The Summer Apprenticeship Program (SAP) is designed as a curriculum-based, immersion experience for college-age (or older) Christians interested in developing the agricultural and theological proficiency to start/sustain agrarian ministries in their own communities. In 2013, SAP will run for twelve weeks, from May 23-August 15.
HOW TO APPLY:
APPLICATION DEADLINE: Admission is rolling through March 1.
ADMISSIONS DEADLINE: We will make decisions within two weeks of receiving your application.
To apply to SAP, download and complete all the forms below; mail them to the following address, or email them to email@example.com:
Anathoth Community Garden
PO Box #138
Cedar Grove, NC 27231
Also, visit your off-campus programs office to inform them of your intention to study with Anathoth this summer. They will be able to help you with your application and any other procedures your school has for studying abroad (which there normally are). If your school does not have a dedicated off-campus programs office then visit your registrar.
>> 2013 Summer Apprenticeship Program Application
>> Academic Recommendation Form
>> Personal Recommendation Form
Anathoth will consider your application as soon as it is complete, so the sooner you get your application in the sooner we can let you know if you have been accepted into the program. We strongly encourage you, therefore, to send in your application well before the application deadline.
At Anathoth, we have seven years of experience as a rural, community development ministry (read about our story), and we are positioned in the hub of the South’s “local, organic food and agriculture movement” and in proximity to Duke Divinity School. This provides apprentices with the unique opportunity to learn the fundamentals of regenerative agriculture and its place within the framework of Christian reconciliation, theology, and community development–not only in the garden and the surrounding community, but also from leading practitioners and scholars!
Study, practice, and reflection in a living-learning community.
WHAT TO EXPECT:
Our goal is to equip each apprentice with the experience and resources they need to grow spiritually and learn how to use agriculture to better minister to the communities of which they are a part. In return, our hope is that apprentices would help us do the work to sustain this ministry by working in the garden, loving our neighbors, and helping us imagine how we might better minister to Cedar Grove.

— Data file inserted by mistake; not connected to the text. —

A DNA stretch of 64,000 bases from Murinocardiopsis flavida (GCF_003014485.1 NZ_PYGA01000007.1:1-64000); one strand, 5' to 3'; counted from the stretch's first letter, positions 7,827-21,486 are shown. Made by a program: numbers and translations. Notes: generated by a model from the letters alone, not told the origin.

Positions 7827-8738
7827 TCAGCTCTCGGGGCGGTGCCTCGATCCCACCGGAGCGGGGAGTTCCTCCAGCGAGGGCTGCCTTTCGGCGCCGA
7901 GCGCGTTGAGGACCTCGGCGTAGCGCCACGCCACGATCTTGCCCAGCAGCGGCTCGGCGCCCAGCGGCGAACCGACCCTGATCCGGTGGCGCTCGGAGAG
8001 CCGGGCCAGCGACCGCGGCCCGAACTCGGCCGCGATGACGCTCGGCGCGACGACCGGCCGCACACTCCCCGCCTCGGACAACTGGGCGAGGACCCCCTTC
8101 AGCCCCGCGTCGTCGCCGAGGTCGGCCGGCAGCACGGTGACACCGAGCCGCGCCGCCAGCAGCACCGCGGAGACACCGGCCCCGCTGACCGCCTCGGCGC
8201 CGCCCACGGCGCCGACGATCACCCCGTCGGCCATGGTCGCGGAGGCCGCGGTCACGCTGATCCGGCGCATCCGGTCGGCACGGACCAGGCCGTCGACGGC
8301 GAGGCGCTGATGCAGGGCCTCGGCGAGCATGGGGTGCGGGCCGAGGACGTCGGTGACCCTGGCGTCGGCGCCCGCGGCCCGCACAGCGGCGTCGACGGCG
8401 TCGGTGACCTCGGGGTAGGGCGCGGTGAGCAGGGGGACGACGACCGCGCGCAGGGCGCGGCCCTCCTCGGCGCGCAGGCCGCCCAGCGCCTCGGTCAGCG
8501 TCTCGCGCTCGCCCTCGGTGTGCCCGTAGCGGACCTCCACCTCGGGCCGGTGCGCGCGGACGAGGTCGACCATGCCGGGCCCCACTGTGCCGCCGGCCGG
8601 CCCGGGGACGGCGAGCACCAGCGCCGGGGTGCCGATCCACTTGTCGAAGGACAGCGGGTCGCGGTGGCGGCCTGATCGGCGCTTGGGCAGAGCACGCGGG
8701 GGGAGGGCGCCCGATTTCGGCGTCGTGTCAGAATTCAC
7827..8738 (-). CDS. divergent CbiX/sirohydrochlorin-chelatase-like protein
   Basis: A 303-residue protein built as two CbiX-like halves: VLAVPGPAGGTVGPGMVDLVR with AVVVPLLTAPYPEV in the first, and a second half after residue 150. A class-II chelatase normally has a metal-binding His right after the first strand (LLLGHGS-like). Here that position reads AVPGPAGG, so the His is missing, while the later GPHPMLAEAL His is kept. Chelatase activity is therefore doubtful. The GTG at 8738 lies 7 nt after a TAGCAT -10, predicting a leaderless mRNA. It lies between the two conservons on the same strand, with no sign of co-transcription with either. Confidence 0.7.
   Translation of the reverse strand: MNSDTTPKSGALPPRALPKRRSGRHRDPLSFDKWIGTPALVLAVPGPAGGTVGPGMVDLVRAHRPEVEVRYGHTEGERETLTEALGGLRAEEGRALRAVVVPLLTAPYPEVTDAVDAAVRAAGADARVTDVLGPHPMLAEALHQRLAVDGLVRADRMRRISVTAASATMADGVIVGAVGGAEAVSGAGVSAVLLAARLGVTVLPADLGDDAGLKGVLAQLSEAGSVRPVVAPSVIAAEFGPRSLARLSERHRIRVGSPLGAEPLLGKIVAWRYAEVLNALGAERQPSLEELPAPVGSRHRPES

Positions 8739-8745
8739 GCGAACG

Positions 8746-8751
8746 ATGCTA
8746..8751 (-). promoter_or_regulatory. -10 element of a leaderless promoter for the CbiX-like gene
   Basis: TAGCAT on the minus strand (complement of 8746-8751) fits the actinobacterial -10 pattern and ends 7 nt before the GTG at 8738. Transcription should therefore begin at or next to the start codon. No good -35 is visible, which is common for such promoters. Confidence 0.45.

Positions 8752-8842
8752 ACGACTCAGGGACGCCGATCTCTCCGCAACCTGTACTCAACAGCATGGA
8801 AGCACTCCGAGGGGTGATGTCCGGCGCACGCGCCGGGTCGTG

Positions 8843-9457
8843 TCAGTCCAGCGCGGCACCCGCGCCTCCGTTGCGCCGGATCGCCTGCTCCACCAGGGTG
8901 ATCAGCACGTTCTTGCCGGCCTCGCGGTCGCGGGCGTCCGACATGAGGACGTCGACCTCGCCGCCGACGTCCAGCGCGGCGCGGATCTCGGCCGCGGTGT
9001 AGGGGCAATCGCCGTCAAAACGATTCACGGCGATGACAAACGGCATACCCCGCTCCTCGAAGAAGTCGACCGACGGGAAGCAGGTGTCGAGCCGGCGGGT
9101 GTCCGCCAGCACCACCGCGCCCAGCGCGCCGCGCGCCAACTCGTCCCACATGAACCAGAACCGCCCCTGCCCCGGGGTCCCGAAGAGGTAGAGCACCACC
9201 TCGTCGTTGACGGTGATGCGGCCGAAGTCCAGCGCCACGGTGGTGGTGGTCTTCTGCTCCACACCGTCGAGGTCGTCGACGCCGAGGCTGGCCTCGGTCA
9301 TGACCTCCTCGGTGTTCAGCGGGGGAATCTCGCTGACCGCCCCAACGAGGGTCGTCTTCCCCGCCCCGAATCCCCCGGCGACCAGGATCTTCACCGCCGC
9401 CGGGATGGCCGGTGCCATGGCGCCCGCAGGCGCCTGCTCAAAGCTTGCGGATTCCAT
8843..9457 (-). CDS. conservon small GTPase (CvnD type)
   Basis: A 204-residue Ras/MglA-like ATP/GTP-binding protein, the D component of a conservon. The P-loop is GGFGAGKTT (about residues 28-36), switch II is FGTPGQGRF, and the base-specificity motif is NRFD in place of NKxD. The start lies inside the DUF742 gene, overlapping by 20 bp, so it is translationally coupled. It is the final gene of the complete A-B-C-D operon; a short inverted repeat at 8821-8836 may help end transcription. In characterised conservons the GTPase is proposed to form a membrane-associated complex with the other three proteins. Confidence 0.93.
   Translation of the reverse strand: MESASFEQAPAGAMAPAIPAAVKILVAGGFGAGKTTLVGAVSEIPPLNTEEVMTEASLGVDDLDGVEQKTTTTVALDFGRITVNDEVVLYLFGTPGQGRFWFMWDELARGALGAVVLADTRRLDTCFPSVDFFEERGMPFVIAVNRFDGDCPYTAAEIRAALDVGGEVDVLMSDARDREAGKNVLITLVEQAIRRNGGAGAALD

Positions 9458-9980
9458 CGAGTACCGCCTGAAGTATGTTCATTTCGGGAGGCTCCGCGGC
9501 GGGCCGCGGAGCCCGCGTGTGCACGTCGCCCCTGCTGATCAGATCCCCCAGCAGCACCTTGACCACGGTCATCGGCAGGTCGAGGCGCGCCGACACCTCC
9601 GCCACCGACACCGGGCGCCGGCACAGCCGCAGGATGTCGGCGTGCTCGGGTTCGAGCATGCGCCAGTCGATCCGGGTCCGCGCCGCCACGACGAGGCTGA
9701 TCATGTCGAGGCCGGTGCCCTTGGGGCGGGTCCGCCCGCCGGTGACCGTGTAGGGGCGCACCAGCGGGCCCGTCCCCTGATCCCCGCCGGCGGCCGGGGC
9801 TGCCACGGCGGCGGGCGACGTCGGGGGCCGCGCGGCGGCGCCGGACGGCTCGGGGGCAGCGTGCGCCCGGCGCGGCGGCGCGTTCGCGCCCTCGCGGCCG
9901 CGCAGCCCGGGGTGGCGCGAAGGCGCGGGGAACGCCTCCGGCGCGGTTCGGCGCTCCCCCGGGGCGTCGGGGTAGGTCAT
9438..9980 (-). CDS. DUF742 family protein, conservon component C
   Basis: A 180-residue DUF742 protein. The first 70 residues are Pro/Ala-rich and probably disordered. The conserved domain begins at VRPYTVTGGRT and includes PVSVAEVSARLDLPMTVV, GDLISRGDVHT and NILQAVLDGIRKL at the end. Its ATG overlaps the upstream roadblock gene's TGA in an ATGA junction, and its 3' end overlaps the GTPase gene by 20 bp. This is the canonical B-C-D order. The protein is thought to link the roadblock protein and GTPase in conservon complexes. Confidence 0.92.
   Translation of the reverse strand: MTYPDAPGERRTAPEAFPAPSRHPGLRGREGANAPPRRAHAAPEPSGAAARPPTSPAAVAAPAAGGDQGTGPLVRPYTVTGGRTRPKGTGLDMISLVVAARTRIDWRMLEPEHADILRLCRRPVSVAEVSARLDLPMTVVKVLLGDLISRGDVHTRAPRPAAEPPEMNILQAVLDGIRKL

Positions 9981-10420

Over the past eight years we have equipped more than 25 people through the apprenticeship program. In 2012 alone, three out of four summer apprentices found employment in the field of faith-based agriculture and community development within two months of leaving Anathoth. Here’s what they have to say about their experience.
”My summer working at Anathoth in Cedar Grove taught me the refining worth of close community, the spiritual and physical value of hard work, and the importance of reconciliation in our hearts, our neighborhoods, and our land. In the time spent farming, serving, eating, and reading, I learned lessons I know I will carry with me for the rest of my life.”
Cari Phillips, Sustainability Coordinator, Union University
“Coming to Anathoth, I was excited to live in an intentional Christian community, learn about regenerative agriculture, and make friends along the way – but never did I expect that I would leave with the skills to do more than just tend to a garden! It was through my work at Anathoth and time in Cedar Grove that I saw firsthand how a community can truly work to engage one another to care for the land that sustains their lives – - a form of fellowship really; encouraging and loving one another every moment in the garden.”
Mallory Boyd, Garden Manager, Vista House Kierkegaarden, Furman University
“I encourage anyone who is in pursuit of learning how to serve a community through theological and agricultural principles to participate in Anathoth Community Garden’s summer apprenticeship program. The beautiful lessons learned during these three months will be cherished deeply by you, and the community you will serve.”
David Hamilton, Campus Farm Coordinator, The King’s Academy, Seymour, TN
“Since we dug the first beds and planted our first crop (garlic) in the fall of 2005, Anathoth has been a place committed to God’s restoration and healing of all things. That this work takes place in a garden is no accident, for we come from a garden (Genesis 1-2) and it’s to a garden that we are headed (Revelation 21). Learning how to care for a garden, and how to care for others in that garden, is no easy task. It is not glamorous work. It is work that can be begun, but never finished. But “tilling and keeping” the garden is good work, and it is a vocation to which all of us are in some way called. Should you come to Anathoth to take up this work yourself, you will be embarking on a journey far more important than you could have imagined. It certainly was for me. I ended up staying four years.”